Glimmer of hope around a drug against the COVID-19

Lueur d'espoir autour d'un médicament contre la COVID-19

Lueur d'espoir autour d'un médicament contre la COVID-19

A vial of remdesivir, a molecule made by the laboratory Gilead

29 April 2020 14h42

Updated at 23: 59

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Glimmer of hope around a drug against the COVID-19

Ivan Crown

Agence France-Presse

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WASHINGTON — The canadian Institutes of health us (NIH) announced on Wednesday that the antiviral drug experimental remdesivir of the laboratory Gilead helped the sick of the COVID-19 hospitalized recover more quickly, according to the preliminary results of a large clinical trial against placebo, including a thousand patients.

“The data show that the remdesivir has a clear, meaningful, and positive to reduce the time of recovery” of patients for the new coronavirus Sars-Cov-2, said Anthony Fauci, director of the Institute of infectious diseases, in the oval Office of the White House.

“It is a proof of concept is very important because this proves that we can block the virus,” said the senior scientist, cautiously optimistic, but says that the remdesivir can now become a standard treatment against severe forms of the disease.

Compared to patients who received placebo, patients treated with the remdesivir, a drug developed against Ebola, but that has never been approved against any disease, recovered in 11 days (median time) instead of 15 days, has detailed a press release from the NIH. The recovery time was shortened by 31% on average, according to the institutes.

Recovery is defined as a hospital discharge or a return to normal activities. The statistical reliability of this result is very high.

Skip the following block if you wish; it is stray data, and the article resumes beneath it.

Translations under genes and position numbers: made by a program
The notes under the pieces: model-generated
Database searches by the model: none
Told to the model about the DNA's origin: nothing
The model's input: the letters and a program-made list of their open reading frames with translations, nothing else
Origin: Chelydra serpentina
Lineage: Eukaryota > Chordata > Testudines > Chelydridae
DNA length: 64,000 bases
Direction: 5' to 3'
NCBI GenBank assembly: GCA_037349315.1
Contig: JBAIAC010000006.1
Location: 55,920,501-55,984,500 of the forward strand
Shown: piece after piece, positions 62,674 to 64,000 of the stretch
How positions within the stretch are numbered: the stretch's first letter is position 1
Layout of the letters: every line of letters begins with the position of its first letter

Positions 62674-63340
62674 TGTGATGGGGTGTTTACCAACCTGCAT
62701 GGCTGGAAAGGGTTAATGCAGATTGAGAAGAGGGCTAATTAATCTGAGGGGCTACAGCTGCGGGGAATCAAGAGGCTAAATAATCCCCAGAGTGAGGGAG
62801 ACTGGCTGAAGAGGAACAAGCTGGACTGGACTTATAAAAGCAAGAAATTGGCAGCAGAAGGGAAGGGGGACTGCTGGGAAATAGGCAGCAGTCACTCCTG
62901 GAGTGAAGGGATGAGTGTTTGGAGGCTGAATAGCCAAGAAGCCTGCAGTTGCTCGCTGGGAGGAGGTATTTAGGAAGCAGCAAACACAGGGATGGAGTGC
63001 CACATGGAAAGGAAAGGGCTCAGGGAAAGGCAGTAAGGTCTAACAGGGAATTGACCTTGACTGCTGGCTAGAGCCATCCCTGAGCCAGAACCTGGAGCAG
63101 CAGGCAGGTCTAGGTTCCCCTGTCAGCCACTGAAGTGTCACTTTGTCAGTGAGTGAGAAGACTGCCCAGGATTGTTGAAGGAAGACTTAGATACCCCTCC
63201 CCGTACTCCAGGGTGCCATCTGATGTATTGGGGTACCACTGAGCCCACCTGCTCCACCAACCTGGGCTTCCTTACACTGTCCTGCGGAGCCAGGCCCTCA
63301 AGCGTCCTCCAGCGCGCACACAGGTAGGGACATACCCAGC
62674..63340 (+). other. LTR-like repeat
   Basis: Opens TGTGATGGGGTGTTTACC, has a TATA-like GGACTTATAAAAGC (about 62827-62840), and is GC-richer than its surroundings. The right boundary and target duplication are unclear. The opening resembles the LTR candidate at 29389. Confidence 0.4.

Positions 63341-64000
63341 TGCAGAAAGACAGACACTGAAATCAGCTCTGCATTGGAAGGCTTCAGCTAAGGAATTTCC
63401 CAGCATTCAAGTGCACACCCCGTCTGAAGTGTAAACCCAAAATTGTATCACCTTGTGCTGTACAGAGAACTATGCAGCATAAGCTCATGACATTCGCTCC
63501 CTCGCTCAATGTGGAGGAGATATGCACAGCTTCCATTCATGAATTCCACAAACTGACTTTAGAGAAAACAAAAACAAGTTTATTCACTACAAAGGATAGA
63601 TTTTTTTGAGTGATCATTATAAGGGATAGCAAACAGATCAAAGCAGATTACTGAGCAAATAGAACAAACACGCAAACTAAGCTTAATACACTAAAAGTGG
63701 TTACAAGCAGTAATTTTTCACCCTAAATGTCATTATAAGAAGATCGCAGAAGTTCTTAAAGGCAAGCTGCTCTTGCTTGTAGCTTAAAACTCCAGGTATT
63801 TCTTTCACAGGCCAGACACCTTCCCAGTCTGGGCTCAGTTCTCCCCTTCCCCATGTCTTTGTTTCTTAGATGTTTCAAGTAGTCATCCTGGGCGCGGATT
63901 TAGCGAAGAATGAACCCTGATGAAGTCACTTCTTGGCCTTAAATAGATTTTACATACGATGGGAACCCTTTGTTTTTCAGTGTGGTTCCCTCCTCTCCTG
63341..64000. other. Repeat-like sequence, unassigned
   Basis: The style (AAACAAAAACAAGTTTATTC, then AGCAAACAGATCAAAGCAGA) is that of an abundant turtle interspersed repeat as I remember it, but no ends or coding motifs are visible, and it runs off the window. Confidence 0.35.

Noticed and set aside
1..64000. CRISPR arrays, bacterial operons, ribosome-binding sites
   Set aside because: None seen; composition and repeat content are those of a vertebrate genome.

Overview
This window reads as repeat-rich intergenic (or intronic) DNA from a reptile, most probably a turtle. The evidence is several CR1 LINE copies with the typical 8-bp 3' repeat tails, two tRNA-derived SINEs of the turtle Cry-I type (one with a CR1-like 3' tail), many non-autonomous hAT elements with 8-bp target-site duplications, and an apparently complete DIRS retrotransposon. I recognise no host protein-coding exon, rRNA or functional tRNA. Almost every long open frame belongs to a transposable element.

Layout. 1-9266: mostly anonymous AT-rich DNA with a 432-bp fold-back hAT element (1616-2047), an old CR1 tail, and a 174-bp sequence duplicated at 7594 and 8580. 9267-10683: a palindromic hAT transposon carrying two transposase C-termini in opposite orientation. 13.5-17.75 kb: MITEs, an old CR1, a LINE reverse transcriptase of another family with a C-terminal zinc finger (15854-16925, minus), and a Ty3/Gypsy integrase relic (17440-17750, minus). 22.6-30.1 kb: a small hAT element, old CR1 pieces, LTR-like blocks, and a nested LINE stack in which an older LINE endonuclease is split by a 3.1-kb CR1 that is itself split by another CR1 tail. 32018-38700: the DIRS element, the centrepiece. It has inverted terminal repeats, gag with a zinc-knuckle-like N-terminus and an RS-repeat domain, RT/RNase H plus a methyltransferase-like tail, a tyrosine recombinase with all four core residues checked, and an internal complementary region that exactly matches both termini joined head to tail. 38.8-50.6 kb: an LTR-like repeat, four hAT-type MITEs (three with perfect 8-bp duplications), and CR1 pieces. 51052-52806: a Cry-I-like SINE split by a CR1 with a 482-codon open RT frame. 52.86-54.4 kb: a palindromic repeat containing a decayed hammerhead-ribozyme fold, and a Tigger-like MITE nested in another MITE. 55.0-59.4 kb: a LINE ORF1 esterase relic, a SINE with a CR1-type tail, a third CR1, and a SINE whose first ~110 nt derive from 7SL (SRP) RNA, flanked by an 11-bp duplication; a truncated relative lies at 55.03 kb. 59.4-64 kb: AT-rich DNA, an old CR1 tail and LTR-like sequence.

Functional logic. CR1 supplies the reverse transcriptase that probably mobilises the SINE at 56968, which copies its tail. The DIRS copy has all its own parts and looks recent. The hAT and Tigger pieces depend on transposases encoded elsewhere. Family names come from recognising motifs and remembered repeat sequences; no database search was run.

On the other hand, the preliminary results do not show if the drug saves lives. The mortality of the group of patients treated by remdesivir was 8 %, compared to 11.6 % in the control group; a difference that is too low to exclude the possibility that this is the fruit of chance.

The trial has included 1063 patients with an advanced form of the COVID and lung problems, on 47 sites in the United States and 21 in Europe and Asia. It is the largest study on the remdesivir for which results are available.

In the presence of Donald Trump, Anthony Fauci explained that the first results were so clear that the decision has been taken to make them public, so that patients being treated by placebo now will be able to have access to the remdesivir.

“When there is clear evidence that a drug works, we have an ethical obligation to immediately inform the members of the placebo group”, he said.

“I can guarantee you that with more people, businesses and researchers, it’s going to improve again”, he said.

“It is very positive,” summed up Donald Trump.

Test of chinese non-conclusive

The american laboratory Gilead had preceded this announcement in a brief news release Wednesday morning, pointing to “positive data”.

This trial, launched on the 21st of February, is in fact one of the most expected, with the european trial Discovery of which we are still waiting the results.

Neither the patients nor the doctors did not know if the solution is injected daily intravenously for 10 days was the remdesivir or the placebo, which looked like medicine, but contained only inactive ingredients.

The announcement of the us government puts into perspective the importance of inconclusive results of a smaller study in china (237 patients), conducted also in comparison with a placebo in ten hospitals of Wuhan in China, and which was published Wednesday by the medical journal The Lancet.

In the trial of chinese patients being treated with the remdesivir did no better than those treated with placebo.

But the size of the trial, halted for lack of patients, because the epidemic is stopped in Wuhan, limit the interpretation of the results.

The U.s. Anthony Fauci has considered the study of china, “not adequate”.

The remdesivir is inserted into the genetic material of the coronavirus and the short-circuiting to prevent it from replicate.

Multiple trials are underway worldwide to test the remdesivir, other antiviral drugs, or hydroxychloroquine, an old drug against malaria.

Hospitals are experimenting with since the beginning of the pandemic these medications on their patients, but it is difficult to determine the real effectiveness in the absence of rigorous testing, following protocols comparable, ideally against a placebo.

To find an effective therapy, it is necessary to also look at the dosage.

Gilead has on this subject made public on Wednesday the results of a clinical trial called SIMPLE, which show that five days of treatment would be as effective as ten days.

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